Buying a home is an exciting milestone in life, especially when your’re doing it for the first time. The pursuit of the American dream doesn’t come without it’s share of potential missteps. First Time Home Buyer mistakes may not always cost you the opportunity of a home you can call your own, but they can be expensive. Follow these simple tips to improve your chances of a happy, more affordable home buying experience.
If you’re searching the phrase “biggest first time home buyer mistakes”, the probability of you being part of the Young Millennial generation are high. This group, born from ’90 to ’98 currently has exploding economic wealth. For the first time last year the Young Millennial’s purchased more real estate than the Silent Generation, and are 86% likely to be first time home buyers when making a purchase.
It’s so easy to buy too much house. Interest rates are at historic lows, making large mortgages seem tantalizingly affordable. When you’re finally in that sweet spot in life to buy your fist home, you’re circle of advisers may be pushing you hard to borrow as much as possible and leverage the incremental growth of property asset values.
Who doesn’t want to hear mortgage and real estate professionals tell us how much home we can afford? After all, you’ve launched a successful career, saved a significant deposit with your surplus cash flow and maybe ready to settle down and grow a family of your own.
Borrowing up to and beyond your limit is risky. Suburban paradise is lost without a solid plan B in the event of a job loss. If the economy does abruptly turn south, so will housing demand. Plus, selling shortly after a purchase may net less than you paid for your home. It takes some time recoup the transaction costs associated with real estate.
Larger homes also have larger property taxes and insurance costs. Energy costs to heat and cool larger spaces can also shock budget-wary home buyers.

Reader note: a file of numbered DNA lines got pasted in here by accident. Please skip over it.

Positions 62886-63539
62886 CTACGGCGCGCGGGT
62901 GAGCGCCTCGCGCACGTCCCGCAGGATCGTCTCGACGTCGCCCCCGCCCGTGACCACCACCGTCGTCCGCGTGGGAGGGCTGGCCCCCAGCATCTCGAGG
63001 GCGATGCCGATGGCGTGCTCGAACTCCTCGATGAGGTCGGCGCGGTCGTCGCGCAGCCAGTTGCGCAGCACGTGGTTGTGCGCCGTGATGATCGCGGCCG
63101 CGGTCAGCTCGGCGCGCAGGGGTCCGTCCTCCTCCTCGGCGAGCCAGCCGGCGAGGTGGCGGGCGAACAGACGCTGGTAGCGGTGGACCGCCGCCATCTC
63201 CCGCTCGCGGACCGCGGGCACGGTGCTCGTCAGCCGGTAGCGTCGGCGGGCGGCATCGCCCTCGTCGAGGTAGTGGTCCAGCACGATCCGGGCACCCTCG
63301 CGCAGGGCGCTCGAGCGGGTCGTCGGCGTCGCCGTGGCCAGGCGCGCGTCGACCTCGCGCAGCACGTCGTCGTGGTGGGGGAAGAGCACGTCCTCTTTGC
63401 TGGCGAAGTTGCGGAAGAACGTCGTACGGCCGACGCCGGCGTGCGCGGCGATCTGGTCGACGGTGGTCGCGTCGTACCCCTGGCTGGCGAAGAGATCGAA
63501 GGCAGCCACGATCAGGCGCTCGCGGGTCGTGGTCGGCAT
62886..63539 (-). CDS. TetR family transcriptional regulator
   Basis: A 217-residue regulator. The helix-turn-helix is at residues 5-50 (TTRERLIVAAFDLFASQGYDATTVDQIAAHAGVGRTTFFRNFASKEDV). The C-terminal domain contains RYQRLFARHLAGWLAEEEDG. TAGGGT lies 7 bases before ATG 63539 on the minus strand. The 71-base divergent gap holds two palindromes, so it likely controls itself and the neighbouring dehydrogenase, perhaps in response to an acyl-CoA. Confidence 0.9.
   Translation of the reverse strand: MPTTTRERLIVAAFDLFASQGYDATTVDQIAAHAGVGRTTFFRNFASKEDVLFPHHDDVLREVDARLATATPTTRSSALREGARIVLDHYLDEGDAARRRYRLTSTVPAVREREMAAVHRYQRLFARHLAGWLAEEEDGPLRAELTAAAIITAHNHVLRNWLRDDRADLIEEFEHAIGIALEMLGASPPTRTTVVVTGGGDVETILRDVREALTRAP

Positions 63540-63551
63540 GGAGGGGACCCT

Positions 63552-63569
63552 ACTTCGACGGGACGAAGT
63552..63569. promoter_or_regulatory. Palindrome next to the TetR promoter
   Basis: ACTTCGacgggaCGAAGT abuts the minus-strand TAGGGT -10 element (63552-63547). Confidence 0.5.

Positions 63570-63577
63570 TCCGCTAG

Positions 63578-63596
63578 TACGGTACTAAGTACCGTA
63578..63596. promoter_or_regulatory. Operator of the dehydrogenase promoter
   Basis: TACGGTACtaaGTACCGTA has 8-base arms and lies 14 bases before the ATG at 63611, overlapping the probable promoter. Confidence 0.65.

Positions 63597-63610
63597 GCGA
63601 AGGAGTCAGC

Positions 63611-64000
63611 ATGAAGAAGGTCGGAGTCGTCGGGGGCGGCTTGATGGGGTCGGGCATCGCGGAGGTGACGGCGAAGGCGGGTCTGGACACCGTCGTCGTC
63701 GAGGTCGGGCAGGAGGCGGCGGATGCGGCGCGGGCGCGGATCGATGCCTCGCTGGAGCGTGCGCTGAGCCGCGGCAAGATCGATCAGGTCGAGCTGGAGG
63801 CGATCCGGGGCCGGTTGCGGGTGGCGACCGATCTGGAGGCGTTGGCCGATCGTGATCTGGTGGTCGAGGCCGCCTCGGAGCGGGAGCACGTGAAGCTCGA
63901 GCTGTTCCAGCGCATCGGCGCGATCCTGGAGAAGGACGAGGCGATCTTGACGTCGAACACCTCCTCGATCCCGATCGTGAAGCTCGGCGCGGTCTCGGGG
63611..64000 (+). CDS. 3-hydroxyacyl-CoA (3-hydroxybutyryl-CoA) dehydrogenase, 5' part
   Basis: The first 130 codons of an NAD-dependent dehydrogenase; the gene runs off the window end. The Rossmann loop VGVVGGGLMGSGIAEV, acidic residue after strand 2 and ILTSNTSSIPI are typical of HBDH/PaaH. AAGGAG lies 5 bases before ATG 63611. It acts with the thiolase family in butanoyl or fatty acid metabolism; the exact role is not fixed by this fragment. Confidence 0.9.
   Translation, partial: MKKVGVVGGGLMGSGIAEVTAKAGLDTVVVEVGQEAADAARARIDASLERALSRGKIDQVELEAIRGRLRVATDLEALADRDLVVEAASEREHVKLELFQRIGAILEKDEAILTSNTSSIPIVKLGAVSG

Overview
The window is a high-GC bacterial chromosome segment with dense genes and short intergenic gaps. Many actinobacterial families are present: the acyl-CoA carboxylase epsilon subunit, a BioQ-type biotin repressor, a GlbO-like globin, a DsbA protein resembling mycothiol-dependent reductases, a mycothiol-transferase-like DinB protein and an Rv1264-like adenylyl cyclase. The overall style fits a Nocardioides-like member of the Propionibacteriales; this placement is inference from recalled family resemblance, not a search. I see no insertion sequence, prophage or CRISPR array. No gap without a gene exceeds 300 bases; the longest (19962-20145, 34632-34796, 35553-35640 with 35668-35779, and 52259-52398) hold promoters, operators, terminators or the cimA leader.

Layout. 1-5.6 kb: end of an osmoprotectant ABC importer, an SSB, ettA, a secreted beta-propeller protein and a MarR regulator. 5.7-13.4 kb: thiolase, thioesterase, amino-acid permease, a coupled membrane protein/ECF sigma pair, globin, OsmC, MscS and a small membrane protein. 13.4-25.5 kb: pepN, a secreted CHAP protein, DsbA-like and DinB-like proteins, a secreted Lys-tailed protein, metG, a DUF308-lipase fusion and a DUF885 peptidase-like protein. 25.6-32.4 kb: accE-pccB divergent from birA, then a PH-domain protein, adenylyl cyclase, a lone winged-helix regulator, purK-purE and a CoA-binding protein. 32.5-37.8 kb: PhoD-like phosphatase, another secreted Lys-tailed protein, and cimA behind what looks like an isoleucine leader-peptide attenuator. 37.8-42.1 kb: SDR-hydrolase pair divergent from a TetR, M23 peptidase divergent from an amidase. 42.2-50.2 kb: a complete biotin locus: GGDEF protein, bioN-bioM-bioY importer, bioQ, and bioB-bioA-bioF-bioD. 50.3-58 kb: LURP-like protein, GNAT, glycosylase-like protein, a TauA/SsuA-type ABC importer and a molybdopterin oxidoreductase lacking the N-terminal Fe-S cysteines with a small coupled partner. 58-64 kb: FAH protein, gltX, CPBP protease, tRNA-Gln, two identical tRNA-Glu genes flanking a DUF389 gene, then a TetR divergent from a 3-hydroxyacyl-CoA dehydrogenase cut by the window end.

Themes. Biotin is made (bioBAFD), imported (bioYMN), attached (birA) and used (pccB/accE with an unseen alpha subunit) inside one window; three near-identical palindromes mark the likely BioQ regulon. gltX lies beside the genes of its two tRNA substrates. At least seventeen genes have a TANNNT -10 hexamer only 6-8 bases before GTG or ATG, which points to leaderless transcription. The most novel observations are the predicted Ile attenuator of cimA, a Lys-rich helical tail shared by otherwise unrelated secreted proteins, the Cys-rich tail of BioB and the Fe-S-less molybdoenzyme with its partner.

A less stressful option is to buy only what you need for the family you have. You can always up-size your residence as your budget and financial strength expand,
Don’t make the mistake of applying for only one mortgage quote. A mortgage is potentially the most expensive service we will purchase, so it makes sense to shop around and seek the very best terms.
There’s a misconception among home buyers that shopping your credit between multiple lenders will damage and reduce your credit score. A mortgage is considered to be a hard credit inquiry, and will slightly reduce your credit score. However, the Consumer Financial Protection Bureau explains that multiple hard mortgage inquiries withing a 45 day window will only count as a single inquiry so the negative impact will be minimal.
The credit monitoring institutions’ realistically acknowledge that consumers should not be penalized for seeking the best mortgage product. Just because you have two, three, four, or more mortgage inquiries does not mean you are seeking that many different home loans
Shop around, and see what the competitive banking sector is willing to offer. It will save you money.